“Beware far-right candidates posing as ‘independents’ in local elections” [or even as Tories] …

This is in Yorkshire but may easily have East Devon parallels. And in East Devon, you also have to cope with Tories calling themselves Independent too!

Check credentials – REAL Independents will have a good track record of community action over a long period – not just since the last election!

https://tompride.wordpress.com/2019/04/20/beware-far-right-candidates-posing-as-independents-in-local-elections/

The Hermione Grainger of local politics – able to be in two places at the same time!

Phil Twiss (who is NOT the East Devon Tories Whip but is a Tory agent has sent this to Owl.

Just one thing Phil – if she’s been so busy in the Axe Valley, how has she managed to do so much in West Sussex! On parish and district council there and many committees.

Do we have a Hermione Grainger here – able to be in two places at once?

“Well done Owl; you have excelled yourself in getting at least half of the story correct.

I am happy to confirm that Jacquie Russell, a Conservative candidate in the forthcoming East Devon District Council elections on the 2nd of May (with fellow Conservative Marcus Hartnell) has lived in East Devon since 2017, where she is a Governor of the Axe Valley Academy, attended by one of her children. Admittedly not a born and bred local, but in that respect no different to EDA candidates including former Labour Party PPC Martin Shaw, Paul Arnott, Paul Hayward, Cathy Gardner etc………………………………..

More details are of course available on her Election leaflets that is going to all electors in the Seaton ward.

Promoted by Phillip Twiss on behalf of Jacquie Russell both of PO Box 57, Colyton, Devon, EX12 9AP”

And yet another Tory councillor from far, far away (170 miles) it seems – this time Seaton?

NOTE: if this is NOT the same person, Owl is very happy to be contacted by either or both of the people with this name to clear up the matter (eastdevonwatch@gmail.com) as quickly as possible.

This time a sitting councillor in West Sussex – Mrs Jacquie Russell. On her nomination paper for Seaton she gives her address as “East Devon District”:

http://eastdevon.gov.uk/media/2878626/seaton.pdf

She appears to be an East Grinstead Town Councillor:

Councillors

“Jacquie sits on the Public Services Committee at present and is also a West Sussex County Council for East Grinstead South and Ashurst Wood.”

Councillors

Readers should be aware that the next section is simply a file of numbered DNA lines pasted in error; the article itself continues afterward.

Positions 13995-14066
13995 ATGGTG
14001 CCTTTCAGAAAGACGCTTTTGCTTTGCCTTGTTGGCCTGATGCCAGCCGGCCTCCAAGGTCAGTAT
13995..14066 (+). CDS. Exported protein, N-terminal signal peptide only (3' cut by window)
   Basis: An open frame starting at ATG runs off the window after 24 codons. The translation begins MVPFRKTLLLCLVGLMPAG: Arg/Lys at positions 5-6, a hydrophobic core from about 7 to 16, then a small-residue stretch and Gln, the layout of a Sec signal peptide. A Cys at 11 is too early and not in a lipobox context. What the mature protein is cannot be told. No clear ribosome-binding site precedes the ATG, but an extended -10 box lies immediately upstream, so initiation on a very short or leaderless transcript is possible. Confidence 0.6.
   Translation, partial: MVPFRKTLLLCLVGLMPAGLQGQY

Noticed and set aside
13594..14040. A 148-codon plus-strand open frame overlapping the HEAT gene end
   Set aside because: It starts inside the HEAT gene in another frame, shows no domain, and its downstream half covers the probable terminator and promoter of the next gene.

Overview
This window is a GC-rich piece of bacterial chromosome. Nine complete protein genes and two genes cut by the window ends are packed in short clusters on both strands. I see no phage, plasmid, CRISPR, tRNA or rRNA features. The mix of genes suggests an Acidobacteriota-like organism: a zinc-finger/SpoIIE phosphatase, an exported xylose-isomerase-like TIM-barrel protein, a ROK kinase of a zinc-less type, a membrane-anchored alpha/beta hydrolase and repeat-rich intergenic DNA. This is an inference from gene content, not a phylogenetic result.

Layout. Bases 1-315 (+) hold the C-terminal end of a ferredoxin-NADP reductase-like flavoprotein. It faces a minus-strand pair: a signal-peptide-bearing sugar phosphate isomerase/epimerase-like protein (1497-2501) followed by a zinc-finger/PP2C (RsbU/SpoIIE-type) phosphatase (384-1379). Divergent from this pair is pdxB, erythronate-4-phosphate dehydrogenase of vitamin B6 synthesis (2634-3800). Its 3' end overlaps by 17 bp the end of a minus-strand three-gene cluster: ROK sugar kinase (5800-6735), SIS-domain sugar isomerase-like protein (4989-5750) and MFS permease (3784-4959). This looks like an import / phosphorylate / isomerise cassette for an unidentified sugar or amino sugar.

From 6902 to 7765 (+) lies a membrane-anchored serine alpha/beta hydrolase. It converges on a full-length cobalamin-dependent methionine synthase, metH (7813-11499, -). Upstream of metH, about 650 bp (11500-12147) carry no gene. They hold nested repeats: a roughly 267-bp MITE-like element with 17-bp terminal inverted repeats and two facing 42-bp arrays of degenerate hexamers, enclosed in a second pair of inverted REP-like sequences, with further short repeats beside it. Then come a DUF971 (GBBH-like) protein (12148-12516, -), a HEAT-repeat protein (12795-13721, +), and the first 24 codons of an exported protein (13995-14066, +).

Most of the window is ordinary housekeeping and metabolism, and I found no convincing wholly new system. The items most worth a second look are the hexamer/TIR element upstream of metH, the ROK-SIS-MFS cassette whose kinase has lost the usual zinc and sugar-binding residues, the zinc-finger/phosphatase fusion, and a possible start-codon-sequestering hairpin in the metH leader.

though apparently not standing for re-election this year:

and she sits on her local district council too:

“Jacquie Russell is a former Co-Director of a Construction Project management company and is now a Property Developer. Previously she has been Leader of East Grinstead Town Council and Chairmen of its Planning Committee. She is a mother of five, grandmother of two, and enjoys walking and photography.”

https://westsussex.moderngov.co.uk/mgUserInfo.aspx?UID=237

though, again, not standing this year.

So, is this a coincidence? It seems unlikely as she DOES tweet about our area – although her tweets are private) you can see this Google listing:

Maybe she is/was a second home owner? If so, it would no doubt be useful for them to have a voice on the district council, there being so many of them!

Or maybe she has just moved or about to move into the district?

But not immersed in East Devin local politics with all that work in East Grinstead!

Seaton voters, if they see her about, might well have a few questions to ask her!

Can you be an effective councillor from 218 miles away?

Owl has received the email below from an anonymous source.  However, on checking, it does appear correct – the person in question who wants to represent Sidmouth Sidford [edited from Sidbury – ed mistake] ward as a Conservative will need to spend the majority of his time in Cambridge for the foreseeable future.

Gosh – that’s 50 miles further than our London-based MP – who we rarely see!

Information: The AA

“As an elector who takes an interest in who might be representing us on the incoming District Council, I was pleased to see that a young man was standing in the Sidmouth Sidford ward.

However, my pleasure then turned to uncertainty when I realised that this young man is student at Robinson College in Cambridge. It appears that he started his degree course in the autumn of 2018.

I then asked myself the question – how will someone who must surely have to spend much of his time studying in Cambridge over the next few years be able to full represent the electors in Sidford as well as playing a full part in District Council activities? AND University life?

I see that the distance between Sidford, which would be where his electors live, and Cambridge, where he will be studying for his degree is a good 218 miles which on a good day could take upwards of 4 hours to drive.

This has all left me a bit bemused as to how this young man, will be able to balance his studying, with effectively representing his electors, with having a reasonable social and family life.

Is this really fair on young Zachary Marsh – or is his political party so short of candidates that it thinks its right to have an elected Councillor who would live so far away from those he wants to represent?

A concerned elector”